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Short workshops in stats - starting May 16!

 

Subject: Short workshops in stats - starting May 16!

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Take a look at these short workshops!

The 2022 ICPSR Summer Program is just weeks away from officially beginning! It's hard to believe, but the calendar doesn't lie, and neither do we. Our first short workshops start May 16 with 2 courses about using R, and another on better measurement of variables in social science research. Read on for a highlight of some of our first workshops this year!

See our schedule for 2022 Short Workshops for the full list of courses.
 
Methods for Better Measurement of Social Scientific Variables
May 16-20
Instructor: Adam Enders, University of Louisville
*This course will be held entirely online.*

This course begins with an exploration of the concept of statistical reliability, including techniques designed to estimate reliability under different circumstances. We will then consider how to enhance the reliability of measures vis-à-vis multiple-variable scales. Next, we will survey several methodologies––such as principal components analysis and factor analysis––useful for examining the dimensionality of a set of variables. These methods help bolster both the reliability and validity of our measurements. Finally, we will learn how to properly execute these methods in conjunction with one another, what results to report in scientific books and articles, and other practical aspects of incorporating better measurement into research projects.
 
Introduction to Mixed Methods Research
May 23-27
Instructor: Shiri Noy, Denison University

Social scientists are often interested in untangling complex social issues, which require creative and expansive data and methods to address. The goal of the course is to introduce students to conceptual and practical frameworks and considerations in developing, designing, implementing, executing, analyzing, presenting, and writing up mixed methods research. Mixed methods research typically refers to research design and implementation that combines qualitative and quantitative data collection and/or analysis techniques. In the course we will interrogate the utility of mixed methods research in light of the limitations of any specific methodological tool and approach, and review the theory and practice of mixed methods research in the social sciences. We will focus on practical tools and challenges confronted across the stages of mixed methods research.
 
Process Tracing in Qualitative and Mixed Methods Research
June 6-10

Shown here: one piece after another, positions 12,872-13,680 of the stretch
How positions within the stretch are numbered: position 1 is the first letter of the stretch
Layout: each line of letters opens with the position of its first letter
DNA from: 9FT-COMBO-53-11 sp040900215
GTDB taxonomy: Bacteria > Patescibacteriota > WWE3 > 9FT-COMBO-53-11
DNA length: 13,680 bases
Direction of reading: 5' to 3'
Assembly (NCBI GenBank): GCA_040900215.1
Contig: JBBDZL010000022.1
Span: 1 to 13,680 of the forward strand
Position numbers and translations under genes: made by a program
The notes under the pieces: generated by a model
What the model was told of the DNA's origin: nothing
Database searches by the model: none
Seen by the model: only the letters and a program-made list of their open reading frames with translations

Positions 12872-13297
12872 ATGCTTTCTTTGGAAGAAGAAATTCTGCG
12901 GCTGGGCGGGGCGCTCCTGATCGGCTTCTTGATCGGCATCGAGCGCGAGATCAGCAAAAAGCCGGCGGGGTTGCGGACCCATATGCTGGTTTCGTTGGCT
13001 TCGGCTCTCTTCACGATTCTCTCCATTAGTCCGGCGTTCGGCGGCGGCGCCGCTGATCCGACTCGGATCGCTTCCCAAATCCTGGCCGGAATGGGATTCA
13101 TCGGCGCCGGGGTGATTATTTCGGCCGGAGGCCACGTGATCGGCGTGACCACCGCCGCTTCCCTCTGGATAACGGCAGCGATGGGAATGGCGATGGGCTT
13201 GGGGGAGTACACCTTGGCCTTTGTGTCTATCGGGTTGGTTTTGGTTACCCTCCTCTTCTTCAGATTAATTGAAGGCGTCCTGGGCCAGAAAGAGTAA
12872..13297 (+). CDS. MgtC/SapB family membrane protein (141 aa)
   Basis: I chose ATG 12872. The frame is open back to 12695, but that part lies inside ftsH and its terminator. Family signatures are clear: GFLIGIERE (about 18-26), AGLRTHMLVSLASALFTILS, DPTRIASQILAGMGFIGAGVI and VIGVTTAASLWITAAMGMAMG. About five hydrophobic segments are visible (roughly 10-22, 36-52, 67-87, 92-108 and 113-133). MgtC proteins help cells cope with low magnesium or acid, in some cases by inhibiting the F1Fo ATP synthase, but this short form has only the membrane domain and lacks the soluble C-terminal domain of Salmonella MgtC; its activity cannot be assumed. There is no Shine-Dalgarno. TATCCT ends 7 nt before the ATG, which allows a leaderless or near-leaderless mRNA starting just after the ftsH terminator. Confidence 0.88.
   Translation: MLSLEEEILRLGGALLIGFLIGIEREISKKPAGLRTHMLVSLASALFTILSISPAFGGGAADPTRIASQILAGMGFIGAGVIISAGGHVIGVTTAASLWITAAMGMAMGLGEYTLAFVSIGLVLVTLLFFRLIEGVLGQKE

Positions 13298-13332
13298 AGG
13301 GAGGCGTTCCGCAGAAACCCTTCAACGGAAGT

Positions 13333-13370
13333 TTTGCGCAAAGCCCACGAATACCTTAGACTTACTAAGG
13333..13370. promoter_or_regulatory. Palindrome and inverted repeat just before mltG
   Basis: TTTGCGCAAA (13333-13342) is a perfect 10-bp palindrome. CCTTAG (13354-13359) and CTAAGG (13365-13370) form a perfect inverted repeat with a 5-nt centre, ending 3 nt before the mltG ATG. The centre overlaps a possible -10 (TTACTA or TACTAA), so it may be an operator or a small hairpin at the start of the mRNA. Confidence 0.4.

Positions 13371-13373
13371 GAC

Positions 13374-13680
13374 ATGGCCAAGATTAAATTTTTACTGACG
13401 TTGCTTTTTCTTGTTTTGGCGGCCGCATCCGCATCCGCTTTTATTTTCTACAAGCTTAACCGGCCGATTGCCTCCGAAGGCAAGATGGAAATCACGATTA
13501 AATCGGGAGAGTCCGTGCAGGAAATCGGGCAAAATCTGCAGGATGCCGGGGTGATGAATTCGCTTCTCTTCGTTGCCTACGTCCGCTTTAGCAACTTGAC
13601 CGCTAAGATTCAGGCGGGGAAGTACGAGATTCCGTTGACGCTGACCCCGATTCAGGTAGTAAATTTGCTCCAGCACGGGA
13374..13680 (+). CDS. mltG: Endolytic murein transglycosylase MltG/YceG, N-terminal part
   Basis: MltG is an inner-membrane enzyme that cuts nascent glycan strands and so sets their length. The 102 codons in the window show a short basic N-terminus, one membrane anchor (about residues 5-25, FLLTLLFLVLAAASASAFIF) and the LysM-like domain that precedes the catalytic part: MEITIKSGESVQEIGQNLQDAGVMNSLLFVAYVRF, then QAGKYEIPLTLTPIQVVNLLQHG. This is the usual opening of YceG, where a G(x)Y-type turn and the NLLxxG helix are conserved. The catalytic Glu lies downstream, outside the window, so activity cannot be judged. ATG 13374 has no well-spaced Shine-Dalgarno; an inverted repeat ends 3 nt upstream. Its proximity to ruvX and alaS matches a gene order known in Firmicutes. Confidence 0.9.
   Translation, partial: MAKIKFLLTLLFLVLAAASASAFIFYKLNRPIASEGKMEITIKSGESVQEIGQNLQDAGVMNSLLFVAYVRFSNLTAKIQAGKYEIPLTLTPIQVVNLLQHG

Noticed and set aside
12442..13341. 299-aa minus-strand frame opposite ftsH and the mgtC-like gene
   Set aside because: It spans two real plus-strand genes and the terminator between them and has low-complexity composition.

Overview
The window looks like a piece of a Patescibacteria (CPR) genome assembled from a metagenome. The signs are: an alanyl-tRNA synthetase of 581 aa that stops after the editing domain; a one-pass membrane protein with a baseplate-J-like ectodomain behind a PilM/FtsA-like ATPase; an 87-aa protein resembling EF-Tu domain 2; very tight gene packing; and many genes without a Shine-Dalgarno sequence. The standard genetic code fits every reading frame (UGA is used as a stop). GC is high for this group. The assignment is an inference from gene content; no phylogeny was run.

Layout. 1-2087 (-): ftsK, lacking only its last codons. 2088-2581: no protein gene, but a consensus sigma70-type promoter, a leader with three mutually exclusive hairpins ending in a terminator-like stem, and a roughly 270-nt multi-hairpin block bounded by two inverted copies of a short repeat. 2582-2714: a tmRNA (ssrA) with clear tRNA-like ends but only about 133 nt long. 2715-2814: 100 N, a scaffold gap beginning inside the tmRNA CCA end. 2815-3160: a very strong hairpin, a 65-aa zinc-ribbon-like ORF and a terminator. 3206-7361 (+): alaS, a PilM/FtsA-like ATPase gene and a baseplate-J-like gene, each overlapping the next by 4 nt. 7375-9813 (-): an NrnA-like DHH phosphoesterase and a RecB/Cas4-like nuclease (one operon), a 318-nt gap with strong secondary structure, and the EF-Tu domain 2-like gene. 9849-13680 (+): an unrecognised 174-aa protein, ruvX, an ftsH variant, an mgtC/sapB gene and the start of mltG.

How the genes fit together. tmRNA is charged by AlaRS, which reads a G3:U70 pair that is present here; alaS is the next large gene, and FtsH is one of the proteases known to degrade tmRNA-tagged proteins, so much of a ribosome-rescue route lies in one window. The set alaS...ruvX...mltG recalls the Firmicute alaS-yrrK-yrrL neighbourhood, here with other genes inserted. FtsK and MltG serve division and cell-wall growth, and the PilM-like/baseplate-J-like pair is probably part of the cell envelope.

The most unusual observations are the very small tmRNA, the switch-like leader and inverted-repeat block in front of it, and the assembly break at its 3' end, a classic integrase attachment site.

Instructor: Derek Beach, Aarhus University

Process tracing is a research method designed to learn how things work in real-world cases. Increasingly used across the social sciences and in applied policy evaluation, process tracing involves unpacking causal processes as they play out within cases and tracing them empirically, enabling within-case causal inferences about the processes that link causes and outcomes together. The course will combine pre-class readings with live sessions aimed at understanding the core elements of Process Tracing as a distinct case study method. Participants will be encouraged to use their own research to explore how Process Tracing methods can improve your own design.
 
Network Analysis: Statistical Approaches
June 6-17
Instructor: John Skvoretz, University of South Florida

The workshop covers advanced statistical methods for analyzing social network data.  It covers testing hypotheses about network structure (e.g. reciprocity, transitivity, closure, density, clustering, path lengths, geometrically weighted graph metrics), models for the formation of ties based on attributes (e.g. homophily) and on structural effects (e.g., closure in triads), and models for network effects on individual attributes (social influence or contagion models).  Topics include: random graph distributions, statistical analysis of local structural regularities in dyads and triads, assessment of hypotheses about graph-level indices, biased net models for realized ties and for complete networks, peer influence models and other regression based models for network data, exponential random graph models, and stochastic actor-oriented models.  Each session divides into lecture/discussion of methods and a lab using those methods. This workshop assumes that participants have already taken a first course in network analysis.
Full Short Workshop Schedule
 
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